General Motors announced today that it will invest in startup Bright Automotive, which hopes to start final production engineering of its Idea plug-in hybrid delivery van design later this year.
GM Ventures, the automaker's venture investing arm, already provided funds to Bright this week; formal agreements are to be signed later this year. It seems unlikely that the old, bureaucratic, pre-banktuptcy General Motors would have done the deal in that order.
Bright IDEA plug-in hybrid delivery van, prototype
2011 Chevrolet Volt pre-production prototype, January 2010
2011 Chevrolet Volt MPV5 concept, Unveiled at 2010 Beijing Motor Show
Bright Idea: lightweight, high-efficiency van
Based in Anderson, Indiana, Bright Automotive unveiled its design for a plug-in hybrid light delivery truck in April 2009. We were able to drive the Idea prototype, briefly, around the time that Bright said its van would achieve an electric range of 40 miles.
The lightweight Bright Idea van is propelled by an electric motor driving the rear wheels, which allows a low load floor in the van body.
A 13-kilowatt-hour lithium-ion battery pack gives it the 40 miles of electric range, after which Bright said the front-mounted engine and transmission in its prototype will drive the front wheels, returning 36 miles per gallon in range-extending mode.
(Bright did note that its range and efficiency numbers were based on an unloaded van.)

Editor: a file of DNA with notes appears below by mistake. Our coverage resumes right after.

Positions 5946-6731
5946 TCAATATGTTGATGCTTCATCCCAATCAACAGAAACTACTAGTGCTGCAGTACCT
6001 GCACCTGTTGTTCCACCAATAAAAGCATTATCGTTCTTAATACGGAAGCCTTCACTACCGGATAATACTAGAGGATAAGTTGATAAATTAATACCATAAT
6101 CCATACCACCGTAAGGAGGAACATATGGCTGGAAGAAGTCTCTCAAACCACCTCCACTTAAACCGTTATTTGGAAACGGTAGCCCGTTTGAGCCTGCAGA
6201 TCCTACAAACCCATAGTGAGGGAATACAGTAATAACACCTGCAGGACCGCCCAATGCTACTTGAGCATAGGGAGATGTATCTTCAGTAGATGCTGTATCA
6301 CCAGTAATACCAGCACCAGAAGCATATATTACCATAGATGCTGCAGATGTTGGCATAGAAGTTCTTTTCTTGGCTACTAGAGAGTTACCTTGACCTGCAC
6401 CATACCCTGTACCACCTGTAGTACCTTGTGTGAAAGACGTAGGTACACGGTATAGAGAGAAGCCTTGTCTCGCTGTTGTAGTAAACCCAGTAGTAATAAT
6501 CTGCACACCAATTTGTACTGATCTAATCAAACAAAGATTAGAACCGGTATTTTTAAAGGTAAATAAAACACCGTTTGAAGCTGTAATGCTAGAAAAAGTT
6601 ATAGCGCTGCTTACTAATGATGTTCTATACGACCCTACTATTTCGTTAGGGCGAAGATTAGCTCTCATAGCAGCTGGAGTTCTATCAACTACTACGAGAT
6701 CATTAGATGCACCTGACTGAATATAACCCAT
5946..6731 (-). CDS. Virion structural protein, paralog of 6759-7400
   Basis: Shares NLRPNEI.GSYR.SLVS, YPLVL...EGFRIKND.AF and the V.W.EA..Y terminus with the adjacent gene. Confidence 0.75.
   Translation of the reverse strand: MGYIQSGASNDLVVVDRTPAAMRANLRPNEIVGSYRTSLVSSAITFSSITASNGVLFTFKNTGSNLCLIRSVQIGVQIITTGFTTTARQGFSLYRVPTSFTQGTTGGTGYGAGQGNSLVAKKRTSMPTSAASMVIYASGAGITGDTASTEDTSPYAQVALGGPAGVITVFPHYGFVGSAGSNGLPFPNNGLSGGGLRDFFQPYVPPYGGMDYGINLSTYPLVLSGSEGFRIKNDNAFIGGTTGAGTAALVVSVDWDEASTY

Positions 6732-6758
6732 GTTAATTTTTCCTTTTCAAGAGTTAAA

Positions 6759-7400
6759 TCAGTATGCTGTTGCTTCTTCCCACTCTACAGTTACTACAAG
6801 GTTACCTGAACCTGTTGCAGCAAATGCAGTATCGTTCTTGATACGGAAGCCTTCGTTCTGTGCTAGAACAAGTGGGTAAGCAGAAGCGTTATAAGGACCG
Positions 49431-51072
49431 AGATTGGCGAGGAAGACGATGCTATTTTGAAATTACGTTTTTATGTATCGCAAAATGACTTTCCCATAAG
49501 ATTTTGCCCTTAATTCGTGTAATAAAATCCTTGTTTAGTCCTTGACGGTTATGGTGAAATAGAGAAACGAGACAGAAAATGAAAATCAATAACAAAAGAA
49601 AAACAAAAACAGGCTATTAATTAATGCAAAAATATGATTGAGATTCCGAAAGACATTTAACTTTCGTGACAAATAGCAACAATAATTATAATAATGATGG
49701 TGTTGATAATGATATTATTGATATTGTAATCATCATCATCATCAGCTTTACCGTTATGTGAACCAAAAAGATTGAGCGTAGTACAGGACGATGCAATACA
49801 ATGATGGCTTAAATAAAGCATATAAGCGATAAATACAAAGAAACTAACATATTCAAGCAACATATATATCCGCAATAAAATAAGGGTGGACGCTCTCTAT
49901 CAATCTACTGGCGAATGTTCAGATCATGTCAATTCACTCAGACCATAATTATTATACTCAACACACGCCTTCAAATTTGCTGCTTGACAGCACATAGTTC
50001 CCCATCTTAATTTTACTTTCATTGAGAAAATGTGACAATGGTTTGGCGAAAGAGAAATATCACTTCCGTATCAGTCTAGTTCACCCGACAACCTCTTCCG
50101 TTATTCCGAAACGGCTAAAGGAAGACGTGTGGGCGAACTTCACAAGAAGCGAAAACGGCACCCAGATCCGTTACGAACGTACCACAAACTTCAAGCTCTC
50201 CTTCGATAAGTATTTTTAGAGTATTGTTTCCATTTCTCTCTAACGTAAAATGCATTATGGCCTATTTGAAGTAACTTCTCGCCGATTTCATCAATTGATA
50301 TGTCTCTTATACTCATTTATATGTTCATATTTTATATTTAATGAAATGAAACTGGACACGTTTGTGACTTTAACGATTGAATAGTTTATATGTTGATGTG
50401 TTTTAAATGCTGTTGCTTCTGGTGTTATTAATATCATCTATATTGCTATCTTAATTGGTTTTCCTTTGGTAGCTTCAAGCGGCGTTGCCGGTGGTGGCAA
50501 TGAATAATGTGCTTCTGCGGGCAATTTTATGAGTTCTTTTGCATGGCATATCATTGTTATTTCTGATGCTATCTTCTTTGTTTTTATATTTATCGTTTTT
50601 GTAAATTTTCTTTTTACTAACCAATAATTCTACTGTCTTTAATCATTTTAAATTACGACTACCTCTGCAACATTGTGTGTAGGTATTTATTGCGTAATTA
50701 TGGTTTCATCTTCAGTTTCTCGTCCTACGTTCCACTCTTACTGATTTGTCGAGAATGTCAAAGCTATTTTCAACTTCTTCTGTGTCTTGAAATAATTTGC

Dump Dodge, Go GM?
The prototype we drove had a range-extending 2.0-liter four-cylinder engine from a Dodge Caliber. We suspect that Bright may now switch to a GM engine--perhaps even the 1.4-liter range extender used in GM's 2011 Chevrolet Volt extended-range electric car.
If its route covered 80 miles each day, the IDEA would run half on electric power and then half on gasoline. The last 40 miles would use about 1.1 gallons of gasoline, giving an effective total fuel efficiency of 70 mpg over 80 miles. If the route were only 60 miles, though, the effective gas mileage would rise to more than 100 mpg.
In either case, the Bright IDEA's fuel economy will be vastly higher than that of its competition, including Ford's new Transit Connect small delivery van, which is powered by a four-cylinder gasoline engine rated by the EPA at 22 mpg city, 25 mpg highway.
No Volt Van prospects
Earlier this year, GM showed a concept for a taller five-seat Volt people carrier it calls the Volt MPV5. But it has said nothing about any plans for commercial vehicles based on its Voltec extended-range electric vehicle powertrain.
Bright clearly gains several key assets from the deal: Cash to finish development engineering and launch production of the Idea, access to GM's global parts bin, and the legitimacy conveyed by GM's backing that may make its vans a less risky purchase for fleet managers.
And, "perhaps just as importantly," in the words of Bright chairman and CEO Reuben Munger, in GM "we gain a strategic partner that is a world leader in electrification." Bright is also pursuing low-interest loan guarantees from the U.S. Department of Energy's advanced-technology vehicle manufacturing program.
First deal for GM Ventures
GM, on the other hand, will get a stake in the success to a high-mileage small commercial van that's technologically far more advanced than its competition. And one that could add some incremental volume to production of its expensive electric drive components.
Bright is the first investment made by GM Ventures, formed earlier this year and headed by Jon Lauckner, formerly GM's head of vehicle development. Once the papers are signed, GM will own a minority stake in Bright Automotive.
"Our funding of Bright Automotive," Lauckner said, "will accelerate the introduction of advanced propulsion and light-weight technologies in the commercial vehicle market."
[Bright Automotive, General Motors]